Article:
Fine-tuning the baseball swing can be a painfully intricate process, and sometimes it’s best to just simplify things and go back to what’s worked in the past.
For one night at least, that was the perfect solution for Boston Red Sox outfielder Andrew Benintendi, who had arguably his best game of the season Monday night in Boston’s blowout win over the Tampa Bay Rays.
Benintendi collected just his eighth three-hit game of the season — he had 15 in 2018 — and that included a massive home run in the Red Sox’s seven-run third inning that blew open the game.
The breakout performance coincided with a slight alteration to Benintendi’s stance and swing. Simply put, he’s closed his stance and appears to be taking a shorter stride.
“Compared to what it was you can see a big difference,” Benintendi told reporters, per WEEI.com. “I feel like the last 1 1/2 (to) two years I’ve had a decent size leg kick and when I’m clicking and I feel good that’s working but obviously right now it’s not so I’m trying to simplify it. These guys throw so hard now they produce all the power so you just have to touch it.”
As Benintendi himself notes, it’s pretty easy to see the difference just by looking at his feet in the batter’s box.
Here’s what his stance looked like earlier this month:
And here’s the “new” stance:
The stance and swing obviously worked pretty well for Benintendi last season. He hit .290 with an OPS of .830 while spraying the ball all over the field en route to 63 extra-base hits. When you go back and look at Benintendi’s swing, the open stance and leg kick are undeniable.
As Benintendi himself notes, the league-wide increase in velocity among pitchers probably puts an even greater emphasis on making sure you’re ready to swing. It was starting to look like Benintendi was having trouble getting ready to swing. Opposing pitchers were going after Benintendi with fastballs up in the zone and breaking balls down. It’s nothing revolutionary, of course, but when Benintendi’s slump was at its worst, he was having problems getting on top of or inside of pitches he handled in the past.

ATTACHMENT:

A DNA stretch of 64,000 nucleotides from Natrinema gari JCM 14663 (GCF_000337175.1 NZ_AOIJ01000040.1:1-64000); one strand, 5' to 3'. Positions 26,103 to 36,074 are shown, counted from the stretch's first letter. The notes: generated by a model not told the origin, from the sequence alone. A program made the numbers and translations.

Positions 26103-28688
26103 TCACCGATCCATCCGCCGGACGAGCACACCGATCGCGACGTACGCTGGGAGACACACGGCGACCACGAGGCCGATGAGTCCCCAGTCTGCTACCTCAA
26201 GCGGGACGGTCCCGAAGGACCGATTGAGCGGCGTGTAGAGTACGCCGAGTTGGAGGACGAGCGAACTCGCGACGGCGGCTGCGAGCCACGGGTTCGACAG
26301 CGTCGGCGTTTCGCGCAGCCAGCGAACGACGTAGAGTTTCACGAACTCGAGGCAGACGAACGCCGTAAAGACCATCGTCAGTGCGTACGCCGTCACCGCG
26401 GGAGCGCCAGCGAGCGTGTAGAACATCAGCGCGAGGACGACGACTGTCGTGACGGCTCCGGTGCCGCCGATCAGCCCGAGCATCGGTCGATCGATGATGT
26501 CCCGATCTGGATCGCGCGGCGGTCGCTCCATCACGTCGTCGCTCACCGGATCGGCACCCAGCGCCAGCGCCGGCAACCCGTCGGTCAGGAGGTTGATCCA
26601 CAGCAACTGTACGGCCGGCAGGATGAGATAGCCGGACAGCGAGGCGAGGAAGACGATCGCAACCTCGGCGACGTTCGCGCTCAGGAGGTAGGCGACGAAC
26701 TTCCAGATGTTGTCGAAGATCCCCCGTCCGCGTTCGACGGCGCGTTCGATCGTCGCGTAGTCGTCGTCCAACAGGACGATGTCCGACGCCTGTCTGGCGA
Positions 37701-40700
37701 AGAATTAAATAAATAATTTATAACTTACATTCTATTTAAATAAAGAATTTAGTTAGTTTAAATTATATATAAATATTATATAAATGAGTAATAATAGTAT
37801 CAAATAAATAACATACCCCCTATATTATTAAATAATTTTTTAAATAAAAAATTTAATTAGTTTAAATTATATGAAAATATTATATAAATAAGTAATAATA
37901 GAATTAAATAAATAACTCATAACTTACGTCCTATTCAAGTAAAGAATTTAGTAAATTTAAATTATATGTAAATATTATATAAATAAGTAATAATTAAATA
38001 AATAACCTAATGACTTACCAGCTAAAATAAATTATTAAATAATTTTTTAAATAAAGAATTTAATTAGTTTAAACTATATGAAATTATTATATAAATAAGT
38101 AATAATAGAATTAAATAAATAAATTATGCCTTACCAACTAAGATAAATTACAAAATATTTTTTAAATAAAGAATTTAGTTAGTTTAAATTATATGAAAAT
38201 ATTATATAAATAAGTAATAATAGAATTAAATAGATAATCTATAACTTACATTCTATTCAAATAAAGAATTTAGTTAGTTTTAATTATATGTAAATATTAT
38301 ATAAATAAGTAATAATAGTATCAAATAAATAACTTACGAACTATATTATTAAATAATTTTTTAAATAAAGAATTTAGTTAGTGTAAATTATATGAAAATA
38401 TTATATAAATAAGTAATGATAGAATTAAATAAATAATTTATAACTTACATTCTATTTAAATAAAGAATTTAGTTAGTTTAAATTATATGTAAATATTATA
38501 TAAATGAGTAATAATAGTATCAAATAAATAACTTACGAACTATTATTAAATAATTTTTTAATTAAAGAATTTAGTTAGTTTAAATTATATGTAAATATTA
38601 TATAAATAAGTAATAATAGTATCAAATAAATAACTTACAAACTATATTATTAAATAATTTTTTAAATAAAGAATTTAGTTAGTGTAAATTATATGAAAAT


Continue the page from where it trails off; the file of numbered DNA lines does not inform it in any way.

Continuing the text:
The Rays appeared to use that plan to start Monday night. In Benintendi’s first at-bat, Rays starter Jalen Beeks started Benintendi with slow stuff down and then worked his way up the zone with fastballs. Instead of getting tied up, however, Benintendi looked ready. The closed stance and very short stride allowed Benintendi to get his foot down and hands back ready to attack the pitch. He did just that, turning on a 93 mph fastball up in the zone and on the outer half. It was the kind of pitch Benintendi has been late on this season, resulting in either a swing and miss or lazy pop up to the left side.
In his third-inning at-bat, Benintendi laid off a 2-1 fastball up under his hands to work the count in his favor. Behind in the count 3-1, Beeks tried to surprise Benintendi with a curveball. It caught way too much of the plate, and Benintendi either was sitting on it or perhaps the new approach allowed him to adjust and absolutely clean it out for a monster home run.
One game doesn’t erase a season of frustration, and it would be foolish to say Benintendi is out of the woods. But it has to feel good for Benintendi to make a change and see that change pay off with immediate success, and perhaps for the first time all season, Benintendi can feel good about the process and the product.